The advertisement notifies the public of your intention – in relation to the licensed premises – and gives people the chance to comment on your application.
If you are a commercial hotel licensee that has been granted a gaming machine licence or approved to increase the number of gaming machines on your premises, you must obtain an operating authority for each gaming machine for which you were approved to operate.
Gaming machine entitlements (community clubs)
If you are a community club licensee that has been granted a gaming machine licence, or approved to increase the number of gaming machines on your premises, you must obtain an entitlement for each gaming machine for which you were approved to operate.
Major licence holders are
- Ainsworth Game Technology Limited
- Aristocrat Technologies Australia Pty Ltd
- Aruze Gaming Pty Ltd
- Bally Technologies ANZ Pty Ltd
- B.G.I Australia Pty Ltd
- IGT (Australia) Pty Ltd
- Konami Australia Pty Ltd
Electronic Gaming Machine Reallocation Scheme
In Queensland, there is a cap on the total number of gaming machines that can be operated in licensed venues, such as hotels and clubs. As a part of this cap, the Electronic Gaming Machine Reallocation Scheme was introduced to allow the trade of gaming machines (authorities) that became available in the market.
The scheme allows the reallocation of gaming machine operating authorities for hotels that become available within the cap as a result of:
- a hotel closing
- a reduction in the number of approved gaming machines
- the surrender or cancellation of the gaming machine licence.
The scheme manages 24,705 club-operated gaming machine entitlements. One entitlement represents the club’s ability to operate one gaming machine.
When the scheme was introduced, all existing clubs in Queensland were provided with a number of entitlements defined by the new legislation. These clubs now have the ability to trade these entitlements with other clubs.
Clubs are able to apply for up to 300 gaming machines at a single premise. In addition, a club with 2 licensed premises may apply for a maximum of 450 gaming machines under its licence, while clubs with 3 or more premises may apply for 500 gaming machines under its licence, as long as there are no more than 300 gaming machines at any one premises.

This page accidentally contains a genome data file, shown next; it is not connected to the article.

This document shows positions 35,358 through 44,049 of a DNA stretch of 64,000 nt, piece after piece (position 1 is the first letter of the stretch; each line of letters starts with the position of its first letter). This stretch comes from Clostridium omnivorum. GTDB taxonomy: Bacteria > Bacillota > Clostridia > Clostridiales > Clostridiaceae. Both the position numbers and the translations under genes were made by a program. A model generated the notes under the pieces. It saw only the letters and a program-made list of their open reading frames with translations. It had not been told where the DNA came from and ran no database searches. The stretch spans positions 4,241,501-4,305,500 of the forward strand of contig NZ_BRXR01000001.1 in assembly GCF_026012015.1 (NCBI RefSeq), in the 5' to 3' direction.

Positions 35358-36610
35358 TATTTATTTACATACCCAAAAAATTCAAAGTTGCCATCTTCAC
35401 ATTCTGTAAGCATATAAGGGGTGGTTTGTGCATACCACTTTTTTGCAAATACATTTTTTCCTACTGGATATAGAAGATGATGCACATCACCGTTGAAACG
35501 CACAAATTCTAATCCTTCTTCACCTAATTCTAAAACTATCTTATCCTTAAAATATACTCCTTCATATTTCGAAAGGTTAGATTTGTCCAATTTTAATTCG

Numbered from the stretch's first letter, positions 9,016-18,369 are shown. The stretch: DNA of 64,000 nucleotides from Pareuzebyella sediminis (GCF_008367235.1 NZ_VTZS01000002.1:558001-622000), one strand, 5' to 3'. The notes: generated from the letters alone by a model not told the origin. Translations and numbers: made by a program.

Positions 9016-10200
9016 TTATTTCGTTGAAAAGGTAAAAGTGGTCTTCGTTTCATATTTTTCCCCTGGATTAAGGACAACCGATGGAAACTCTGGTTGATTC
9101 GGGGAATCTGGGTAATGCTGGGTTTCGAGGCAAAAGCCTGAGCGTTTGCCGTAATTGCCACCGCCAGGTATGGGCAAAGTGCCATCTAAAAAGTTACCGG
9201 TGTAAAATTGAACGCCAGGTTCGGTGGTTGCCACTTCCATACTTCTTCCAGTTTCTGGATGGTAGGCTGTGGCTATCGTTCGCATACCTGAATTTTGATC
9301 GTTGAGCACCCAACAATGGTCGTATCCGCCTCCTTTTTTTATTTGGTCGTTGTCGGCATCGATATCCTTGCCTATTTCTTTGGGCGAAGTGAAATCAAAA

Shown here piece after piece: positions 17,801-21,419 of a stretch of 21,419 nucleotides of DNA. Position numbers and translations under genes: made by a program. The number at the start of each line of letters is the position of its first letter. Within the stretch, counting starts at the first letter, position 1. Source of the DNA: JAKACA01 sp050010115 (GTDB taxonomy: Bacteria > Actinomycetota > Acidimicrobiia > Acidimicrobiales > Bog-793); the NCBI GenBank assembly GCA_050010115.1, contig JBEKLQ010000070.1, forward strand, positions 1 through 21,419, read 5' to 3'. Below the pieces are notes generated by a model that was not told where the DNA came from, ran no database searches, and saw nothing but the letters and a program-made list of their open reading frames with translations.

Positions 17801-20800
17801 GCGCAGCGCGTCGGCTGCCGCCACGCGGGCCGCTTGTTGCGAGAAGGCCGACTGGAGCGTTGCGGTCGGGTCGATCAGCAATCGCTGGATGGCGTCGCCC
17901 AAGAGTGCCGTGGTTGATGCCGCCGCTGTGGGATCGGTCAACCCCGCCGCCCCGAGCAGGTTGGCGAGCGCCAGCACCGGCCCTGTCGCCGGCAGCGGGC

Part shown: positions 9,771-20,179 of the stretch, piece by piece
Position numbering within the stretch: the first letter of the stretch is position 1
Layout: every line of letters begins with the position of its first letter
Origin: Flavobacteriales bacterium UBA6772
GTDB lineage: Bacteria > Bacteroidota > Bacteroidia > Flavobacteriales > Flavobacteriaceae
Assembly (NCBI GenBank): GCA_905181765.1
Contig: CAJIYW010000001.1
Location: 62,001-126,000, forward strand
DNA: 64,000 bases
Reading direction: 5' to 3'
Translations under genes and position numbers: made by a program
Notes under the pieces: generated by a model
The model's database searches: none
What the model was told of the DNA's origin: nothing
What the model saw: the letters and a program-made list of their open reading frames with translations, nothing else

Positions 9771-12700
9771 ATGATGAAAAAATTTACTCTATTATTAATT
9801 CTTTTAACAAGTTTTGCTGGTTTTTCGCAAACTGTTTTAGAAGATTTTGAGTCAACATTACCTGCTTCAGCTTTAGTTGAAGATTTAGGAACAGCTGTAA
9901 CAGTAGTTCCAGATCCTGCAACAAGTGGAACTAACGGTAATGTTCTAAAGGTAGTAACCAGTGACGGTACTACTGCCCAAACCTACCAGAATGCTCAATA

Because the number of gaming machines in Queensland is capped, operating authorities may only be obtained by participating in an authorised sale conducted by the Public Trustee of Queensland. Sales are conducted by competitive tender in each of the 3 authority regions (South East, Coastal and Western) and authorities are only able to be sold in the region from which they originated. The sale of gaming machine operating authorities is essentially a tender auction, with bids made through the lodgement of a tender bid form given to eligible purchasers at the commencement of the sale.
All the above legal requirements are for clubs, casinos, hotels or pubs that purchase new pokies machines. Also old pokies machines need a license if you are using for commercial purpose. But to own a pokies machine for fun also you might require a license. It is currently illegal in all states and territories in Australia to own a gaming machine without having a gaming machine license. As fun as it would be to have your very own game it is not an option at the moment.
Where to buy pokies machines in Queensland?
Many online sites in Queensland display their ads to sell old pokies machines. Similarly, real casinos too dispose off their old machines to clubs or pubs and they again further discard them if they don’t want which come cheap to buy them. Remember the seller too has to be licensed one to sell old pokies machines for sale in Queensland.